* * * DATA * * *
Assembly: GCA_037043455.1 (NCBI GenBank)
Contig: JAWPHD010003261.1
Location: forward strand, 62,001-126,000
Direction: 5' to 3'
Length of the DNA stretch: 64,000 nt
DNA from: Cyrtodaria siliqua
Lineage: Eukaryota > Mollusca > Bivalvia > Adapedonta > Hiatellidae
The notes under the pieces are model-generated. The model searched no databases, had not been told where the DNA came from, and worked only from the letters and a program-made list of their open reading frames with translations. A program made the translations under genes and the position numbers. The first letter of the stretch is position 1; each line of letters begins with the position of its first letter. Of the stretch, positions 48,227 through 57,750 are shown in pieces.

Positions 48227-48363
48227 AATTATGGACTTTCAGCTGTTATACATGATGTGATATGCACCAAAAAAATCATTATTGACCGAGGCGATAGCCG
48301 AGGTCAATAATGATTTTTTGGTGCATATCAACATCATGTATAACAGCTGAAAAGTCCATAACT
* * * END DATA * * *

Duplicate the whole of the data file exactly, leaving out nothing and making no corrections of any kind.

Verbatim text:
Assembly: GCA_037043455.1 (NCBI GenBank)
Contig: JAWPHD010003261.1
Location: forward strand, 62,001-126,000
Direction: 5' to 3'
Length of the DNA stretch: 64,000 nt
DNA from: Cyrtodaria siliqua
Lineage: Eukaryota > Mollusca > Bivalvia > Adapedonta > Hiatellidae
The notes under the pieces are model-generated. The model searched no databases, had not been told where the DNA came from, and worked only from the letters and a program-made list of their open reading frames with translations. A program made the translations under genes and the position numbers. The first letter of the stretch is position 1; each line of letters begins with the position of its first letter. Of the stretch, positions 48,227 through 57,750 are shown in pieces.

Positions 48227-48363
48227 AATTATGGACTTTCAGCTGTTATACATGATGTGATATGCACCAAAAAAATCATTATTGACCGAGGCGATAGCCG
48301 AGGTCAATAATGATTTTTTGGTGCATATCAACATCATGTATAACAGCTGAAAAGTCCATAACT